ann_griffin

When my husband and I found out we were expecting we always knew that the path to having a baby was going to be tricky; as a Type 1 diabetic I had to physically prepare for months before conception and we knew the pregnancy would be highly monitored. We never expected that another complication was going to disrupt our world..

By 28 weeks I knew I was not OK, that feeling where you are really, really scared. I was no longer just suffering from the general pregnancy ills. I wasn’t right. I spent the next five weeks in and out of hospital being tested and monitored – the main focus being my diabetes and the dwindling control I had over it.

On 19th December 2006 at 33 weeks I was admitted to hospital. I felt horrendous – the consultants decided that my placenta had started to fail. Between the 21st – 23rd I became really poorly but now the atmosphere had changed. It appeared that I was being a hypochondriac. My notes suggest I was “developing a cold” that it had been “explained to the patient she probably has a viral infection” and most upsettingly”she feels we are not helping her”.

It’s true. I did not feel like I was being listened to.

However looking back at the results of the very regular tests I still cannot understand why alarm bells were not ringing at this point. Most notably the protein in my urine was increasing, my nausea lead to vomiting, swelling worsened, I developed tightenings and rib pain, my BP was creeping up, LFT’s (liver function) was increasingly concerning, I had urination pain then blood in my urine and finally started losing my vision.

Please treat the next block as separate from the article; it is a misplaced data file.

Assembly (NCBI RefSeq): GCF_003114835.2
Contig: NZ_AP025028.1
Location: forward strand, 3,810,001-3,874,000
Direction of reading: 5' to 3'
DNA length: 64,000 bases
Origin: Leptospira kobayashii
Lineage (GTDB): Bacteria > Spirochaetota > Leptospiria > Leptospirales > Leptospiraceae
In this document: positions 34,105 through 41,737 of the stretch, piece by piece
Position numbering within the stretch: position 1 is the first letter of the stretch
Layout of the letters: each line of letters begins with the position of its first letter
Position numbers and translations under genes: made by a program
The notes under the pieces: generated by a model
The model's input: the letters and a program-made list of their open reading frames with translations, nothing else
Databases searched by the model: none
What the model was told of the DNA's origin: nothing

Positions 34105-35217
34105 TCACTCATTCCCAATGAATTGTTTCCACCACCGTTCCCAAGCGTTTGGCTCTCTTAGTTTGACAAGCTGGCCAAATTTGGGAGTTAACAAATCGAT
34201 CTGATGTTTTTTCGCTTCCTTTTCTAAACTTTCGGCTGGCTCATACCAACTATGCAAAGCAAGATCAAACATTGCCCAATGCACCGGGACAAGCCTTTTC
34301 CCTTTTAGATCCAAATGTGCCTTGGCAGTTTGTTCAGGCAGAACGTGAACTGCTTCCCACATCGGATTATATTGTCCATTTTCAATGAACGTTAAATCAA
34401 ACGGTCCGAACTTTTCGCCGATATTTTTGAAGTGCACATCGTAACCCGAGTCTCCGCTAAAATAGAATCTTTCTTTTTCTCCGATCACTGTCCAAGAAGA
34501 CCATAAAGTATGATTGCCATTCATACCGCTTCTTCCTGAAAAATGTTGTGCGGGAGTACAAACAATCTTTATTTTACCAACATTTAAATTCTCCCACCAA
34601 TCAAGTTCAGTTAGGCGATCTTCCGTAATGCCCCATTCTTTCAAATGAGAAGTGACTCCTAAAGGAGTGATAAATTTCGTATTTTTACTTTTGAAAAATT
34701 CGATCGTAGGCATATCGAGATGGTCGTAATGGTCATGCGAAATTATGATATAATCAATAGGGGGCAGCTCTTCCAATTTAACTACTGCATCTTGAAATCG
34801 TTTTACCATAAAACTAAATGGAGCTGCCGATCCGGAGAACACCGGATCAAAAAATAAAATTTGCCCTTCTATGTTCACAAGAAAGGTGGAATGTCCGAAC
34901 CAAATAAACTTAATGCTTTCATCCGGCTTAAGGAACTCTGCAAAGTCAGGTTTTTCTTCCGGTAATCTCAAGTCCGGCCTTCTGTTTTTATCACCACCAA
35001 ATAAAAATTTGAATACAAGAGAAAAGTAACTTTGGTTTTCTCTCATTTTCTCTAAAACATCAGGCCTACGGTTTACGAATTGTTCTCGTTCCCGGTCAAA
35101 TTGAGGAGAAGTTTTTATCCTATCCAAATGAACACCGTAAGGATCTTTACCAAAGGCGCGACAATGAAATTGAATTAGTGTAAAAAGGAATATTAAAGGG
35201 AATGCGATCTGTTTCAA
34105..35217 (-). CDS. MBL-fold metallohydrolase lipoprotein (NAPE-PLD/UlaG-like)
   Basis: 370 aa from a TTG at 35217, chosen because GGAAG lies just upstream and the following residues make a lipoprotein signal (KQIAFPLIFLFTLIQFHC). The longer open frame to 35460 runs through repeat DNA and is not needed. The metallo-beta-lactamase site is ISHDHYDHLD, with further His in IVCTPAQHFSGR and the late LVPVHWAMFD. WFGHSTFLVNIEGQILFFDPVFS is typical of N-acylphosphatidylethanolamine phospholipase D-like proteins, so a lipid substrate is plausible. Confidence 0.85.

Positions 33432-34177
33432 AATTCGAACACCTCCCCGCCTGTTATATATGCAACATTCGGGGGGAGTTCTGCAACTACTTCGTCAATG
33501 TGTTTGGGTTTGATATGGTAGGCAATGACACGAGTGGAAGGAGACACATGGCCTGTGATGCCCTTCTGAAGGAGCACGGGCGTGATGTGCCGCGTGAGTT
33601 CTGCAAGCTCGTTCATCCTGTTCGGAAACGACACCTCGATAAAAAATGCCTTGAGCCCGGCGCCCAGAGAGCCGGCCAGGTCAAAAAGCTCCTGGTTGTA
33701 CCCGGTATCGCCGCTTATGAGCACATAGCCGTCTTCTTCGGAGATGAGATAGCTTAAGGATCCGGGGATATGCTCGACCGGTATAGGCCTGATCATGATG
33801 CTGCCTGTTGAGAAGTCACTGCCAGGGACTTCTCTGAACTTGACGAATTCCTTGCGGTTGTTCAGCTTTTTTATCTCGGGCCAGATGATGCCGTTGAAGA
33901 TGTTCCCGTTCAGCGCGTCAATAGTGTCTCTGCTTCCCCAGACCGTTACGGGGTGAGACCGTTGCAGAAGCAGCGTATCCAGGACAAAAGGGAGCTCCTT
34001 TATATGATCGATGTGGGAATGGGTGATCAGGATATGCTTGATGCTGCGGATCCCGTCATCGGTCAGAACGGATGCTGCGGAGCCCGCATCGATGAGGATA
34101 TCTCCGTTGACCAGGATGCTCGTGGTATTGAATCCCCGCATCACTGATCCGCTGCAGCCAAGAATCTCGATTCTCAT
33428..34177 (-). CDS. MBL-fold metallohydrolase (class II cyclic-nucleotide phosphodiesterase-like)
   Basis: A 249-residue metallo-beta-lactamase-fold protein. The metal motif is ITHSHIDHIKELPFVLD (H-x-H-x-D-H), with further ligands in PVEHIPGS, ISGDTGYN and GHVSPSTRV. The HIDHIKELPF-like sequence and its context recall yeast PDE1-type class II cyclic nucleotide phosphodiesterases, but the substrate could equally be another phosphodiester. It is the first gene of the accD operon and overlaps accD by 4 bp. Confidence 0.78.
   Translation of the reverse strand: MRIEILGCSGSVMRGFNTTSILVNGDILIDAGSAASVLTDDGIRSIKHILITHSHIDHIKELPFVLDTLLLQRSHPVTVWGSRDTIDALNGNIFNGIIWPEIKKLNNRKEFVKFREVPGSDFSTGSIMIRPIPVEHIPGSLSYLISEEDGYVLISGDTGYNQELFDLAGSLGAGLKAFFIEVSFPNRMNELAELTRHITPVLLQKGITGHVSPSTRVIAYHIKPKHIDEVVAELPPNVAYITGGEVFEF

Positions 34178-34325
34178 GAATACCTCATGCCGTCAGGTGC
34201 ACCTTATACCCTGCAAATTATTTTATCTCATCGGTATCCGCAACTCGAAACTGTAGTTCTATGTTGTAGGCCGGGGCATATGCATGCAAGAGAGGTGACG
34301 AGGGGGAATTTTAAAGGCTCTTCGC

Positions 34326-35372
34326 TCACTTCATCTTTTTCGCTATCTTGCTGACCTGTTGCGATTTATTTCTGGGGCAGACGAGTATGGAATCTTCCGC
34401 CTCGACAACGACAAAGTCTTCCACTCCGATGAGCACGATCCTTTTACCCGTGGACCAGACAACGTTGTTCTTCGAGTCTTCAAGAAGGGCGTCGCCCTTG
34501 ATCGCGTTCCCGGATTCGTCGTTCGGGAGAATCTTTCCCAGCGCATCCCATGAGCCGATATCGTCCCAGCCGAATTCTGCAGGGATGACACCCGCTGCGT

During the early hours of Sunday morning – Christmas Eve – I was vomiting uncontrollably and had incredible pain under my ribs and shoulder. When I woke I could barely see…. I was losing my vision… I was weeing blood, and alarm bells finally and literally rang.

At 10am – days after my symptoms began and hours after I had reported significant changes and being really unwell a doctor was contacted. By 10.24am I was on Magnesium Sulphate and on labour ward signing consent forms. My husband was called. Blood results showed that my internal organs were failing and most worryingly my platelet count had fallen dangerously low – at this point it was 11, ( it should be between 150-450).

It was Christmas, it was a Sunday and I was in a lovely little cottage hospital. Not once were our questions answered. Finally I delivered by emergency section at 2.20pm. Our daughter, Ella, was very poorly but was stable and safely in SCBU, seeing Christmas in without her mother’s arm to cradle her.

I, however didn’t fair so well – my blood and platelets couldn’t recover and so started a brutal ordeal of transfusions, constant bleeding out and loss of consciousness that lasted two days. 6 lines pumped and pushed various cocktails of drugs, blood and platelets. My internal organs, particularly my liver were failing. My vision was almost completely lost at times. I had a strong reaction to the pain relief and magnesium that made me hallucinate the most terrible, terrible images that will haunt me forever.

I was very ill and my husband and family were told not to leave. I nearly lost my life.